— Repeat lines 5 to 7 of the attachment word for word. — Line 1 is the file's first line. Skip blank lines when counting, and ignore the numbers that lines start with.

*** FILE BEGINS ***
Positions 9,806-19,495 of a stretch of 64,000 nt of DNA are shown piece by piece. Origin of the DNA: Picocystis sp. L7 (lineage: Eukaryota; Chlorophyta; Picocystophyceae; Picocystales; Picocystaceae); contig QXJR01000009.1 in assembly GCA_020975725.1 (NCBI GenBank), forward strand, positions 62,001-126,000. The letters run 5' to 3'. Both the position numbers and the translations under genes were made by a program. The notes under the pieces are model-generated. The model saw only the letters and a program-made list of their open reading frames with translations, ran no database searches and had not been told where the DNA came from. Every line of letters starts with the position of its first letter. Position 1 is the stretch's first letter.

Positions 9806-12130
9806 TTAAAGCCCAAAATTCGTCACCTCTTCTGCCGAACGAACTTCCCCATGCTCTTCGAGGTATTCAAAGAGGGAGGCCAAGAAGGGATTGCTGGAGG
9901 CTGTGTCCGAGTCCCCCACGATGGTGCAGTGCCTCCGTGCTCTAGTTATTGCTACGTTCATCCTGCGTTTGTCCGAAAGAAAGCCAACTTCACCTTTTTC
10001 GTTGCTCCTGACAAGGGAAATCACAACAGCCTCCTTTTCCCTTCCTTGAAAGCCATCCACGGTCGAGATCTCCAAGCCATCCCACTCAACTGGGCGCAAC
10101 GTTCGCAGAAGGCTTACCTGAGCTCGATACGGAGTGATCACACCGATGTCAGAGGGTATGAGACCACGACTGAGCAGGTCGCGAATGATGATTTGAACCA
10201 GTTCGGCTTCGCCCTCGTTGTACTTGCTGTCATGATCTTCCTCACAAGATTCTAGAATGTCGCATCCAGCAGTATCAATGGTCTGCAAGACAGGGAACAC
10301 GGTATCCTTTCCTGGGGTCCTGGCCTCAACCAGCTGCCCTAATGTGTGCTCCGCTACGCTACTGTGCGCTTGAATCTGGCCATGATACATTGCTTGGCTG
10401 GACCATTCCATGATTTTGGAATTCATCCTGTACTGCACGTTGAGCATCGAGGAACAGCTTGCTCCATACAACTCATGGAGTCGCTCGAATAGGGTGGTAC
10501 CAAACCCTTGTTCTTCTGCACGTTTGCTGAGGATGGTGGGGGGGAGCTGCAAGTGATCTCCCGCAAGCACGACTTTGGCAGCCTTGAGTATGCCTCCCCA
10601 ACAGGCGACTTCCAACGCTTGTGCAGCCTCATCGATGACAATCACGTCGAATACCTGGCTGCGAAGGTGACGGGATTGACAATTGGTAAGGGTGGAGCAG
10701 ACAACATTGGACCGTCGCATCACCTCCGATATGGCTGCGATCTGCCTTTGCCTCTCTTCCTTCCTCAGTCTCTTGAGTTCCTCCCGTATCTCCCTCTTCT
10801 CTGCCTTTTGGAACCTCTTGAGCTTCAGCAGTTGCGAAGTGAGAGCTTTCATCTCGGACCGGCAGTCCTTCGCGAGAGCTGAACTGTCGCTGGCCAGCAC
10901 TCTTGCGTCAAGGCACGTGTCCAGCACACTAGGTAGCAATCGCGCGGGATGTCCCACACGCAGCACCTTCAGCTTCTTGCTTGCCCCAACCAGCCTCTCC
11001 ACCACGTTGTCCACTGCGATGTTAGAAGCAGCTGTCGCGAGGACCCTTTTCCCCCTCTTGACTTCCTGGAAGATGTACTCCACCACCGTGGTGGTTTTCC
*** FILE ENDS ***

10001 GTTGCTCCTGACAAGGGAAATCACAACAGCCTCCTTTTCCCTTCCTTGAAAGCCATCCACGGTCGAGATCTCCAAGCCATCCCACTCAACTGGGCGCAAC
10101 GTTCGCAGAAGGCTTACCTGAGCTCGATACGGAGTGATCACACCGATGTCAGAGGGTATGAGACCACGACTGAGCAGGTCGCGAATGATGATTTGAACCA
10201 GTTCGGCTTCGCCCTCGTTGTACTTGCTGTCATGATCTTCCTCACAAGATTCTAGAATGTCGCATCCAGCAGTATCAATGGTCTGCAAGACAGGGAACAC